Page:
You may have heard that the province is in the process of consulting British Columbians about how cosmetic pesticides should be regulated. “Cosmetic” – as in, “used primarily to look good.” The classic example includes using chemicals to maintain the perfect lawn.
Although a ban on the use of pesticides for cosmetic purposes seems to be one of the options being considered, the province is also considering new rules that would restrict when cosmetic pesticides can be used, and by whom, but without banning them outright.
Yesterday, a coalition of 18 environmental and health groups, including West Coast, called on the government to enact an outright ban on cosmetic pesticide use in the province. Quebec and Ontario have bans in place, and it’s time that BC join them. If you want to send the province a quick message asking for the ban, visit the Canadian Cancer Society website.
West Coast’s has also made formal, detailed submissions to the province responding to its Consultation Paper. We explain how a cosmetic pesticide ban will help the province achieve its stated objectives for regulating pesticides:
- Protecting human health, including the right of the public to control what enters their bodies;
- Adopting a precautionary, science-based approach aimed at avoiding unnecessary risk and uncertainty;
- Supporting the shifts in culture and the reduction in unnecessary pesticide use contemplated by integrated pest management; and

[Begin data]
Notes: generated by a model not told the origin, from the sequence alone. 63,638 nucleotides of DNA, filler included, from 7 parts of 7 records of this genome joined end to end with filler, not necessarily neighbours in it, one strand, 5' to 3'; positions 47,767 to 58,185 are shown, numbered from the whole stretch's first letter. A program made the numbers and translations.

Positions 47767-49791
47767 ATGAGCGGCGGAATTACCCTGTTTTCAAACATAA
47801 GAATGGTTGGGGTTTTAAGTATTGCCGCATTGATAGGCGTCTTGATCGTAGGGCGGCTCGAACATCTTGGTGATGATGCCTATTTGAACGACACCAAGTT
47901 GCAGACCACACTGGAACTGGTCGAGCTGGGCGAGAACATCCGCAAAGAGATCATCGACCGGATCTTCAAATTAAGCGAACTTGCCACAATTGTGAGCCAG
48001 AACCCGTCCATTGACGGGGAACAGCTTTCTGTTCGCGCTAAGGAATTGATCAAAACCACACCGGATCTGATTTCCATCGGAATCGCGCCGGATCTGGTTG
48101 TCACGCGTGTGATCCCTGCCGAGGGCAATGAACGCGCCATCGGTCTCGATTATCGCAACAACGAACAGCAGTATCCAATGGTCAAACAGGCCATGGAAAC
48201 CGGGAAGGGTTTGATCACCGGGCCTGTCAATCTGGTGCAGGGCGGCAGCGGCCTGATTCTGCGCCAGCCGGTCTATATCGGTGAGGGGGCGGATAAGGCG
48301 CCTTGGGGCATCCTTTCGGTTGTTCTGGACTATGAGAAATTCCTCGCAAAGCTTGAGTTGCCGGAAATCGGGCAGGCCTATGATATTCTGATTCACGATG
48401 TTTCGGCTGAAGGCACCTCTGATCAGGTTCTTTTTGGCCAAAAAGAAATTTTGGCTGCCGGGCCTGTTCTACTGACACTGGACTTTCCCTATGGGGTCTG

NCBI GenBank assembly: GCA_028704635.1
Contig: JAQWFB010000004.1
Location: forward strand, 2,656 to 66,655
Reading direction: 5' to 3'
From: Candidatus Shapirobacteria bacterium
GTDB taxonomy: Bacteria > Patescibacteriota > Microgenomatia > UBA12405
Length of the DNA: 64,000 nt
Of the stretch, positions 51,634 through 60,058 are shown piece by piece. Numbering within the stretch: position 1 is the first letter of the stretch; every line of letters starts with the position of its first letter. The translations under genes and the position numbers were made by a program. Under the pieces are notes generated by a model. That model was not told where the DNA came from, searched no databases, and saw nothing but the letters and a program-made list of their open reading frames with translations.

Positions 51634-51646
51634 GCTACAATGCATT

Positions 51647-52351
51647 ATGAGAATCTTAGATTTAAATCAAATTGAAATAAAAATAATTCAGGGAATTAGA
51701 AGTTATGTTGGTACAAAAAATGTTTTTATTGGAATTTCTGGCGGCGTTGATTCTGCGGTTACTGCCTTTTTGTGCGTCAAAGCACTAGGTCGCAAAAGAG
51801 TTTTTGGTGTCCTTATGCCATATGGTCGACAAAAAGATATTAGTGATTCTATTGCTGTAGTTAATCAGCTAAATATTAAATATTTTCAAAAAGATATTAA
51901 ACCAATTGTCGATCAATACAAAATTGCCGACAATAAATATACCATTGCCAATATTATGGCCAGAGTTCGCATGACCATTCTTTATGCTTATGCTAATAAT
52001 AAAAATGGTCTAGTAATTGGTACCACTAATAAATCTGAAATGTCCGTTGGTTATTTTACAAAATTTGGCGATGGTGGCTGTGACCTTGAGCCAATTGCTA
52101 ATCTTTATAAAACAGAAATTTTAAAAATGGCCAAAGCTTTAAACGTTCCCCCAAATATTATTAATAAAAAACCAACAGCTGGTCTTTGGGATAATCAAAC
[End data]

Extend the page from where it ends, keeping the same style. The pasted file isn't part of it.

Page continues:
- Being simple and efficient to implement and enforce.
However, our submissions also make the point that it is not just cosmetic pesticide use that threaten public health. While the province is now reviewing residential use of cosmetic pesticides, the discussion paper does not examine residential use of non-cosmetic pesticides. But it only makes sense to focus on cosmetic pesticides if we’re talking about a pesticide ban. If we’re just talking about new rules to protect the public from residential pesticide use, those rules could just as easily apply to all residential use.
Non-cosmetic pesticides are not, of course, less dangerous than cosmetic pesticides. Non-cosmetic uses that are often more dangerous to humans than cosmetic pesticide use would include control of indoor rodents and insects (lack of ventilation, increased duration of exposure, less selective poisons in some cases) and food production (pesticides directly applied to a food source). We, along with the 17 other groups that have called for a ban, are asking you to prohibit cosmetic pesticide use not because such pesticide use is inherently more dangerous than other uses of pesticides, but because such use is inherently unnecessary. Because there is no substantial benefit to cosmetic pesticide use, their risks and the public concern associated with them cannot easily be justified. Thus the focus on cosmetic pesticides makes sense primarily in the context of the discussion of a pesticide ban.
If you are considering merely regulating pesticide use, then the question becomes not “what pesticide use can we eliminate as unnecessary?”, but “what regulations will best protect the environment and human health?” That being the case, we support extending a number of restrictions on the sale and use of pesticides to non-cosmetic pesticides, and have commented accordingly on these options. However, we stand with the hundreds of thousands of British Columbians who would like to see a province-wide ban on the use of pesticides for cosmetic purposes.
You have until February 15th to comment on the province’s Discussion Paper. But we hope you’ll take a moment to post a comment telling us what you think of a cosmetic pesticide ban, or of regulating residential pesticide use more generally.
By Andrew Gage.